Located just minutes from World Heritage wilderness, potential activities include fly fishing, bushwalking, river sledding, horse riding, canyoning, caving, cultural tours and other adventures, or just kicking back and enjoying the tranquillity.
There is an excellent house manual full of useful suggestions and local tips.
Gourmets can stock up at Launceston’s famous Harvest Market, on the Cradle to Coast Tasting Trail and the Deloraine-Latrobe Produce Loop, with handcrafted local chocolates, cheeses, smoked salmon, truffles, honey, raspberries, ice cream, craft beer, cider with boutique wineries and distilleries all close by.
The property is self-catering but coffee beans, sugar, a selection of teas, and hot chocolate, milk, spices and herbs: black peppercorns, rock salt, cinnamon, nutmeg, cloves, cumin, chili flakes, chili ground, smoked paprika, bay leaves, oregano and turmeric, olive oil, balsamic and white wine vinegar are all provided.
In summer, enjoy the veranda and cooking on the outdoor fire pit, and grab vegetables and fruit from the organic cottage garden (the tomatoes and berries were outstanding). Guests can unwind in that hot tub on a private deck facing the mountains, look out for curious wildlife and take in the pristine beauty of an uninterrupted night sky.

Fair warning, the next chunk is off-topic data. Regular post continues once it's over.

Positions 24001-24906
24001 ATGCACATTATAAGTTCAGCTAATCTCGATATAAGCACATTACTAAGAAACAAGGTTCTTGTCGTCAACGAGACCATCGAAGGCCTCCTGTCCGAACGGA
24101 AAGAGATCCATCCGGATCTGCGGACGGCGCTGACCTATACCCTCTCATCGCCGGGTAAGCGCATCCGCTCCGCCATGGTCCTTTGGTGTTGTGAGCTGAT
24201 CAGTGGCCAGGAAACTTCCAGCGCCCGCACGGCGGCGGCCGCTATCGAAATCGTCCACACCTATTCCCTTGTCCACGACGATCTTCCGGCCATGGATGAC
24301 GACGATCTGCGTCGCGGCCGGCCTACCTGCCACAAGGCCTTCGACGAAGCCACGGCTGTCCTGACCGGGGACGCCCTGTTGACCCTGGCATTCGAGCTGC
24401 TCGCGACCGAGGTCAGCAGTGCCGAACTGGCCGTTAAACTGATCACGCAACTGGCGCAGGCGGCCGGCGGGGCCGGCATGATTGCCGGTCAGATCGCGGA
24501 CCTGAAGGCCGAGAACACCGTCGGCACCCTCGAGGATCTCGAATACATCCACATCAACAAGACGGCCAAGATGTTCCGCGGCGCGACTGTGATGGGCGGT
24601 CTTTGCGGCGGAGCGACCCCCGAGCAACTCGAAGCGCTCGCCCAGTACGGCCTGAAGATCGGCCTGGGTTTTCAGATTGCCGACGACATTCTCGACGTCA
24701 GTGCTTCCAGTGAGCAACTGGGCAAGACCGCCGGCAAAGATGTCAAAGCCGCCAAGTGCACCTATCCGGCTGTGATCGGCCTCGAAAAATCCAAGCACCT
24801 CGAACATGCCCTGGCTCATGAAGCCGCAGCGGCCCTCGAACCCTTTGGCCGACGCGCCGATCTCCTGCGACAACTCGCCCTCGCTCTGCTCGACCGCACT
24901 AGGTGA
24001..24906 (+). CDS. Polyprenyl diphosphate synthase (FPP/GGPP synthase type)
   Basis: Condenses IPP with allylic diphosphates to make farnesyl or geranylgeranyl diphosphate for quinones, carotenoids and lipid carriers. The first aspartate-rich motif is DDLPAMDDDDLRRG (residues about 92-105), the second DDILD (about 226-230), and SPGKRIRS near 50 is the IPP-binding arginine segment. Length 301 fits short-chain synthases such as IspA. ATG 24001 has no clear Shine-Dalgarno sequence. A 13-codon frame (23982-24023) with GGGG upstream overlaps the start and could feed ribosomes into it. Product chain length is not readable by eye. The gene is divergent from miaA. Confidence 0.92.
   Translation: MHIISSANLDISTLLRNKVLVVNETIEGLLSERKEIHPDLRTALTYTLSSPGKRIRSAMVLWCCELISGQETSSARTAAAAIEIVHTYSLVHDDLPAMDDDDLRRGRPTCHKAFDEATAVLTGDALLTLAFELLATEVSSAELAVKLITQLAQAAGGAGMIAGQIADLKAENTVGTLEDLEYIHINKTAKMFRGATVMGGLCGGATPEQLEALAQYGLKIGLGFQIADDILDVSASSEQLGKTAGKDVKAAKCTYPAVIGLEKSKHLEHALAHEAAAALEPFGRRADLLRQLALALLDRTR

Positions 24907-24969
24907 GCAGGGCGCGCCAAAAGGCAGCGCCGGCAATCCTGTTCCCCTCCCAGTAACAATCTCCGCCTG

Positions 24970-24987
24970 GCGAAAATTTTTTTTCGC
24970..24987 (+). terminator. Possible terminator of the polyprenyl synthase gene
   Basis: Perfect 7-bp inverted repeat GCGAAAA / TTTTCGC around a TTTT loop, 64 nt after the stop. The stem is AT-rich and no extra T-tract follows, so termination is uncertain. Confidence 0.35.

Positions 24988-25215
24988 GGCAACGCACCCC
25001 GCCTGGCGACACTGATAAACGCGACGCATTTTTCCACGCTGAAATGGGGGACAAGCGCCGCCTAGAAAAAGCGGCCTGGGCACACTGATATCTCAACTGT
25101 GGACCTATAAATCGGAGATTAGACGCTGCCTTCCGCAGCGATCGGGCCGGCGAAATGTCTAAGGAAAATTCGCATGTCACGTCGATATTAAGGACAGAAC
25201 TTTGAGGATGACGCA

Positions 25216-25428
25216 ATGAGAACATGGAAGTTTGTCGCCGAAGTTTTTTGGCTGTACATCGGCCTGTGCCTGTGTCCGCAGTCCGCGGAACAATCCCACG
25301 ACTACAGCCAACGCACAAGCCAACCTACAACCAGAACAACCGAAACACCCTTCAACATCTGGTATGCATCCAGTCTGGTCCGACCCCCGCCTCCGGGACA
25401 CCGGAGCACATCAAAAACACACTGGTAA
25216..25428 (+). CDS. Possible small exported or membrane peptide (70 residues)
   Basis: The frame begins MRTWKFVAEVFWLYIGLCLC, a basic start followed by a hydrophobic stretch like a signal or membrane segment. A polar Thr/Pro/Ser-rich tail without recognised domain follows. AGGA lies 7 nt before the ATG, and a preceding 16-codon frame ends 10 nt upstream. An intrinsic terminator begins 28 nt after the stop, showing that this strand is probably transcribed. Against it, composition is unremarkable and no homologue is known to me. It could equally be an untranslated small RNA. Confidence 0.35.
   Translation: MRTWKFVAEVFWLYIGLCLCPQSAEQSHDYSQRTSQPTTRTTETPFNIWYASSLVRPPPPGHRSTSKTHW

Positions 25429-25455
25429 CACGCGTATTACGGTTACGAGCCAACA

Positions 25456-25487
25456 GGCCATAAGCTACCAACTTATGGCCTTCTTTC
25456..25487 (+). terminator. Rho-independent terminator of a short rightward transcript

In winter, both beds have electric blankets and there is reverse cycle air conditioning.
The feel is rural, cosy and comfortable. Prices from $395 per night. See www.cedarcottagemeander.com/
CHEAP AS CHIPS
The Pod Inn in Launceston brings a budget touch of Japan to Tasmania with its capsule living spaces and shared bathrooms. Often, all you need is a bed, wifi and bathroom facilities.
The first capsule hotel in the world opened in 1979: the Capsule Inn Osaka but in Australia pods are a relatively new phenomenon.
My plastic Superior Side Entrance Capsule Bed was relatively spacious for one person but would be a little tight for two – although at $60 a night you save a fair amount of cash.
The capsule is well equipped with room to easily slide in and out through the card-controlled sliding door. You are provided with a comfortable mattress, comfy pillows and quilts. There is a dimmable ambient light, laptop desk, a safe to lock up your valuables, reading lights, air conditioning, USB charger port, power point, back-lit mirror, smoke detector and coat hooks.
A locker space and towel is provided to each guest.
There is also an on-site noodle bar eatery. See www.podinn.com.au/
Gourmets can join wine and food expert Peter Bourne for a gourmet tour of the Tamar Valley from April 20-24. Bourne will lead an expedition through some of the region’s most exciting wines and produce.
Fed by the fresh waters of the Esk and Tamar rivers, the region has created a fertile valley of vineyards famous for its chardonnay, aromatic whites, pinot noir and sparkling. Delamere, Apogee and Josef Chromy will be among the wineries featured as the tour soaks up the serenity of the Tamar region.
Bourne is a former Wine Communicator of the Year award winner. For details see www.renaissancetours.com.au.